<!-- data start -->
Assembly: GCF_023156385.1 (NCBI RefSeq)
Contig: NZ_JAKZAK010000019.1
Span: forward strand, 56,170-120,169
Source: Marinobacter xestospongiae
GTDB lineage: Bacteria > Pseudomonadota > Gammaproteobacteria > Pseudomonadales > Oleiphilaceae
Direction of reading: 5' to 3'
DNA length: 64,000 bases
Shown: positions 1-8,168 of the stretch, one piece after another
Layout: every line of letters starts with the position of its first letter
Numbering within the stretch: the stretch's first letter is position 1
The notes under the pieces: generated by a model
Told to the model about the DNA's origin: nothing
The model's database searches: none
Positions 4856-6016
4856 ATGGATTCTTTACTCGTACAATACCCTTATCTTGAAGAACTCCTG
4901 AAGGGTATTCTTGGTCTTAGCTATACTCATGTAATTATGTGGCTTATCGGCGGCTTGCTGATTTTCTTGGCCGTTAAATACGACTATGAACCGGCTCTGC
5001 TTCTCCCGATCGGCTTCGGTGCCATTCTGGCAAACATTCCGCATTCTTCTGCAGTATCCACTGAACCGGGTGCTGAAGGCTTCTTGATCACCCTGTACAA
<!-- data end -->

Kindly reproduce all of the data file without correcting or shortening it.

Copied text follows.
Assembly: GCF_023156385.1 (NCBI RefSeq)
Contig: NZ_JAKZAK010000019.1
Span: forward strand, 56,170-120,169
Source: Marinobacter xestospongiae
GTDB lineage: Bacteria > Pseudomonadota > Gammaproteobacteria > Pseudomonadales > Oleiphilaceae
Direction of reading: 5' to 3'
DNA length: 64,000 bases
Shown: positions 1-8,168 of the stretch, one piece after another
Layout: every line of letters starts with the position of its first letter
Numbering within the stretch: the stretch's first letter is position 1
The notes under the pieces: generated by a model
Told to the model about the DNA's origin: nothing
The model's database searches: none
Positions 4856-6016
4856 ATGGATTCTTTACTCGTACAATACCCTTATCTTGAAGAACTCCTG
4901 AAGGGTATTCTTGGTCTTAGCTATACTCATGTAATTATGTGGCTTATCGGCGGCTTGCTGATTTTCTTGGCCGTTAAATACGACTATGAACCGGCTCTGC
5001 TTCTCCCGATCGGCTTCGGTGCCATTCTGGCAAACATTCCGCATTCTTCTGCAGTATCCACTGAACCGGGTGCTGAAGGCTTCTTGATCACCCTGTACAA